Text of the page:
There are few experiences which leave a mark on your life so indelible that you can’t ever forget it. A mother can remember with pinpoint accuracy the details and events that transpired during her child’s birth. Scientists and doctors call these ‘flashbulb memories’. Many people remember the assassinations of JFK and Martin Luther King Jr. as flashbulb memories and there are countless other events across the globe that are remembered this way. My most recent experience of this magnitude was the solar eclipse on August 21st, 2017.
Say what? Yeah, the solar eclipse. I didn’t think it was gonna be that great either…until I saw it. Words and photographs cannot do this thing justice, but I will try. I made the journey up to the Grand Tetons in order to get inside of ‘the path of totality’, the small sliver that would encounter total darkness. Luckily for me, it was only a 4.5 hour drive.
The initial portion of the eclipse started at 10:16am with totality coming at around 11:34am. As soon as 10:00 rolled around, we pulled out the camping chairs and solar glasses and set up shop next to a dirt field on a back road.
As the moon began to eclipse the sun, not much was noticed. It was still bright outside, the temperature just starting to get intense prior to midday. It wasn’t until the moon was about 75 percent of the way across the sun that things started to get interesting. The sun was still too intense to look at, but you could tell that the shadows started to become diffused. Those normally sharp, crisp edges began to get fuzzy. The temperature was noticeably cooler and small pockets of light that made it through tree leaves and pine needles were now crescent shaped. It was like I was back in my childhood bedroom with a constellation night light projector.
11:32–With the solar glasses you can see just a small sliver of the sun left. As each minute passes, the temperature drop is very apparent. It felt like it was dropping 5 degrees a minute at this point. When you look around you can see that the light is similar to dusk and the temperature matched.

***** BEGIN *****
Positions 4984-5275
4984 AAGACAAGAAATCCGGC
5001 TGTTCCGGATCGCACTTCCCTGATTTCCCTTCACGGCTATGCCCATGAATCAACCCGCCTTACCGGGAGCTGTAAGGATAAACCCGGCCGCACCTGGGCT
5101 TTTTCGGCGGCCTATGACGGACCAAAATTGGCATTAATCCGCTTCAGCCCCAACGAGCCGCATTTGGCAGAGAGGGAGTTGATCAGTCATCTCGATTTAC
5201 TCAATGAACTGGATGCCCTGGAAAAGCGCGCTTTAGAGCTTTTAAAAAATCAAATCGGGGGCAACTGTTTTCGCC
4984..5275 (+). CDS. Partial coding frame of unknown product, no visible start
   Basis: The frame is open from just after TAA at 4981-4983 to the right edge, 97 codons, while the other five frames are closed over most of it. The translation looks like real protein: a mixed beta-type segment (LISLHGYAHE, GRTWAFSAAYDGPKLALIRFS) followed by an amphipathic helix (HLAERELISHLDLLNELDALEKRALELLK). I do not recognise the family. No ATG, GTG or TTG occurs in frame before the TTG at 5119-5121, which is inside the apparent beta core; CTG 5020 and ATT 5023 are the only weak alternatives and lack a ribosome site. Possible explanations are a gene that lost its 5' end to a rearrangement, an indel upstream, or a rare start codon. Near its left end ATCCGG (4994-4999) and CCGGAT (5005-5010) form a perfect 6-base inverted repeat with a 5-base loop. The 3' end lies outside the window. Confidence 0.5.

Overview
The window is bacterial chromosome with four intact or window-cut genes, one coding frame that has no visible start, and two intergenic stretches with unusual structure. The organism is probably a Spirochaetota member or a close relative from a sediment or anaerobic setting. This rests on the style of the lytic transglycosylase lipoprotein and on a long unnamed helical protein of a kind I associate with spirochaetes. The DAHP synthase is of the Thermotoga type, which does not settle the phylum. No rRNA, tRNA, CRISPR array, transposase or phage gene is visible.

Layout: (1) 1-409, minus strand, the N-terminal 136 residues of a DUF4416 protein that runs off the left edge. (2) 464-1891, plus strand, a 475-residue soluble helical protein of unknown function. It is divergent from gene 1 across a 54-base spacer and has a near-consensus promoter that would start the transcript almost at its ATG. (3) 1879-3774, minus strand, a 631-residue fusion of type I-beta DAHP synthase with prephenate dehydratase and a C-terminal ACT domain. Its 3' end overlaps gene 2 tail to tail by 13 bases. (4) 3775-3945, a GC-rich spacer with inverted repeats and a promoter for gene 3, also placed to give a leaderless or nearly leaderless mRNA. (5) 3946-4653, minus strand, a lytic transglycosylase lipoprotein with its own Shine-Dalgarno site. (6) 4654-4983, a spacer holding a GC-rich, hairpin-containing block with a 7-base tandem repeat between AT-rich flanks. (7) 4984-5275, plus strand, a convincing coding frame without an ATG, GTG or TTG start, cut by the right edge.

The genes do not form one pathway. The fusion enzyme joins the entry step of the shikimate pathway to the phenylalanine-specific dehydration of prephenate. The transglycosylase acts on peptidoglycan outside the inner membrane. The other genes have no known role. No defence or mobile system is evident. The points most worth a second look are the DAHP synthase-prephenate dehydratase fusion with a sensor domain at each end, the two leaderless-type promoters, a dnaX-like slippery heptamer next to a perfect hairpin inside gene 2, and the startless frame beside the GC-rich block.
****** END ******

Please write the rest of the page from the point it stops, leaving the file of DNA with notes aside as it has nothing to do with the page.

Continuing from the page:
11:34–Right on time, a celestial light switch was turned off and the world went dark. Just like the soft glow of light around your window drapes in the morning, a soft white ring of light was all that was left of the sun; the corona of the sun visible from around the moon’s edges. The ring wasn’t uniform, but it was random and sporadic. It seemed like you could almost see solar flares coming off the surface of the sun and projecting into space. The temperature now as cold as night, with the only light coming from the distant horizon in all directions. Instead of having a sunset in the west, we had a sunset in every direction. The normally yellow sun now only a thin ring of white light. Putting my solar glasses back on, I could see nothing; no sun, no light, nothing. The sun had finally been conquered by the small, gray rock that orbits the earth. For that one moment, nothing else mattered. The stars didn’t care that it was midday, they all came out to say hello. We all stared up at that white ring knowing that what we were experiencing was special and un-repeatable in that place, with those people, and in our lifetime.
11:36–A large enough sliver of the sun emerged, completely illuminating the world again. Solar glasses back on with a slight temperature uptick. The lighting now looked like someone had turned on the lights at a baseball park at dusk. You know, that real faint light piercing through the darkness at the edge of the dirt field?
They say that most flashbulb memories change a person. The ferocity of those details and memories can have a significant impact on one’s life. Our lives are so small in the scheme of the universe. I can honestly say that I have seen the most beautiful thing this world has to offer and I won’t easily forget it.
Incredible timelapse photos by Dave Hanks